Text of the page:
Lightrino Tear Film Analyzer (TFA) measures the critical thickness of the tear film lipid layer, which is essential for reducing tear evaporation and maintaining tear film stability.
The lipid layer is the outermost, anterior layer of the tear film covering the human cornea. It forms a smooth optical interface between the eye and the ambient environment, which is critical for visual acuity. The real-time measurement of the tear lipids thickness is directly related to the water maintaining capability of the ocular surface, which is a key parameter for dry eye diagnosis.
The lipids are secreted from meibomian glands, which are tubuloacinar, holocrine glands located in the tarsal plates within the upper and lower eyelids. The orifices of the meibomian glands at the eyelid margin are directly visible with a magnifying glass.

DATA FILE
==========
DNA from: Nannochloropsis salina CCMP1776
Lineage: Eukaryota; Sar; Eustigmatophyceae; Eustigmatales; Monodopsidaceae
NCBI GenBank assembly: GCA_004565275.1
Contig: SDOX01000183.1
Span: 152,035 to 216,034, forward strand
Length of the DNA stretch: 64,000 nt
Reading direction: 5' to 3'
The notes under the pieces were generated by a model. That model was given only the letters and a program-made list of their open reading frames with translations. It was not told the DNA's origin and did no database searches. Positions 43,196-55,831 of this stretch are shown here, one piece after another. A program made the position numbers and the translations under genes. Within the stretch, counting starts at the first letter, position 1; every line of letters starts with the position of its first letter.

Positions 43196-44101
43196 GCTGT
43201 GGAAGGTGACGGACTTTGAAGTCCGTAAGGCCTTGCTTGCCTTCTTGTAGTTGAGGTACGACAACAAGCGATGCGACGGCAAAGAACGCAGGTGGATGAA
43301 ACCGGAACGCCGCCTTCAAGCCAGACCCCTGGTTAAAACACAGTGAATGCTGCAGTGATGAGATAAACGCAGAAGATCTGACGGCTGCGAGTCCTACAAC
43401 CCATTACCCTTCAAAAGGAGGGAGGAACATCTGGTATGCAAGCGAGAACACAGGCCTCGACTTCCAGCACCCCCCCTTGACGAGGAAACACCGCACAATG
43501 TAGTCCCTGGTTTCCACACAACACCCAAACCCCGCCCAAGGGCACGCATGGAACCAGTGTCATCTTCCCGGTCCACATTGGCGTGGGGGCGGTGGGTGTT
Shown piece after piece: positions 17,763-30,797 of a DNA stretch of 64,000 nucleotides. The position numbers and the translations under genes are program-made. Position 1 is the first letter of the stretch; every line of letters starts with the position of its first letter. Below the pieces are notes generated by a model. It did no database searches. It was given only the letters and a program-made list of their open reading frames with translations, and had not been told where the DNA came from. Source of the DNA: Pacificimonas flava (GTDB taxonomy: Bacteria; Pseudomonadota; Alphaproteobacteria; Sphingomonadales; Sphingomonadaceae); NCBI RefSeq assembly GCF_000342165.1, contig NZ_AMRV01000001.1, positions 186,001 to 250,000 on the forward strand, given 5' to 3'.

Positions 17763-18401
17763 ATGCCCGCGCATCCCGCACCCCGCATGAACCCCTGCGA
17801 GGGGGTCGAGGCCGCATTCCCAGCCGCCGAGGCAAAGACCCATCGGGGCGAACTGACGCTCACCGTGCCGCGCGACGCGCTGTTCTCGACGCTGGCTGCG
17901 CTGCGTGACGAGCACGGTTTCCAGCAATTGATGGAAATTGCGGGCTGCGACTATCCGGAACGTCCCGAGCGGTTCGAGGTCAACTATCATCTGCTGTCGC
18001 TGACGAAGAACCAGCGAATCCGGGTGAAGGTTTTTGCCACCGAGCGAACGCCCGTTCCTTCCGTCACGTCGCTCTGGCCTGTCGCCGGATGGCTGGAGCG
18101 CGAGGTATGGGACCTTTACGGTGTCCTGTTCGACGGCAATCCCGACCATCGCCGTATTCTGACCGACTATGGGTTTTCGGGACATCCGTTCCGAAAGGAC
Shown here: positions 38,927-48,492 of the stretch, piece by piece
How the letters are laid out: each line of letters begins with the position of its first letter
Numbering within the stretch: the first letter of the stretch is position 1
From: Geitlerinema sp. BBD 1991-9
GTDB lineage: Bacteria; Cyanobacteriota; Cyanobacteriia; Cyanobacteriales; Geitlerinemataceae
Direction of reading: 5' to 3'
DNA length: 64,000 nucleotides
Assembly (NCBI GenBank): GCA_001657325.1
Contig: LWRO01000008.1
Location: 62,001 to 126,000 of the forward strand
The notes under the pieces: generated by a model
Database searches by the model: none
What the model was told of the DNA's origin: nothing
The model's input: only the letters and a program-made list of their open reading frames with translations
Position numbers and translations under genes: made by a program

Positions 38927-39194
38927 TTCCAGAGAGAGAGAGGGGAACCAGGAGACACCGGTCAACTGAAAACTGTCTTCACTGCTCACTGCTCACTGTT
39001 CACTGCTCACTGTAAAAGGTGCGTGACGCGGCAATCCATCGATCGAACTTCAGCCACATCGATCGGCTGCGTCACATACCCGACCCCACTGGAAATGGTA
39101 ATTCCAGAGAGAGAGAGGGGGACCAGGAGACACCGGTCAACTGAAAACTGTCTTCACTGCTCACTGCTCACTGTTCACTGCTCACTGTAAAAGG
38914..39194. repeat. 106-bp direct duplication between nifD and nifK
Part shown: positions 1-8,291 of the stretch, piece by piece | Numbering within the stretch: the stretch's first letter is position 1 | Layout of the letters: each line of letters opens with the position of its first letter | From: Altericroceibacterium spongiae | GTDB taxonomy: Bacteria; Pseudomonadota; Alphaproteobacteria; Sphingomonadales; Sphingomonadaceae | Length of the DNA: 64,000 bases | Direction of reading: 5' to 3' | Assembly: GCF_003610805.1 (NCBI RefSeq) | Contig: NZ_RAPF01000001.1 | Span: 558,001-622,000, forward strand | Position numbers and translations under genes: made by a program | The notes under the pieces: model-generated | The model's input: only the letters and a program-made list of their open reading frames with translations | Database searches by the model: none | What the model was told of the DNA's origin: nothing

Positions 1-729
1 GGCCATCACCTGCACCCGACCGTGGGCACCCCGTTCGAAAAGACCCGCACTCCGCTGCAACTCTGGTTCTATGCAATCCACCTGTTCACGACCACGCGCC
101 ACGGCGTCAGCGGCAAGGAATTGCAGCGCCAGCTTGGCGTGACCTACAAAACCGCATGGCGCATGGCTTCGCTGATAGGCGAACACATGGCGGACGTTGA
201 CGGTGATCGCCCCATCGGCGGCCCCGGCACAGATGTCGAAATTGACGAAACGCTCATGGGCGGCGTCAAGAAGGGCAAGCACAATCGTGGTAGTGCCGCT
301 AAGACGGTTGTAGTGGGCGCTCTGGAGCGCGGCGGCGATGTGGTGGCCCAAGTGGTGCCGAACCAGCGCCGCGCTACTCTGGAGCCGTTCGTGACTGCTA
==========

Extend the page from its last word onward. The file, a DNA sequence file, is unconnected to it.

The tear film lipid layer is a mixture of about 60~70% non-polar lipids (cholesterol, cholesterol esters, and wax esters), and 30~40% polar lipids (phospholipids and glycolipids). The lipid layer is formed during the upstroke of a blink, where the polar lipids interacting with the aqueous layer, and the non-polar lipids spread with the movement of the polar lipids.
Characterizing tear film lipid layer is a critical step for precise diagnosis of dry eye syndrome.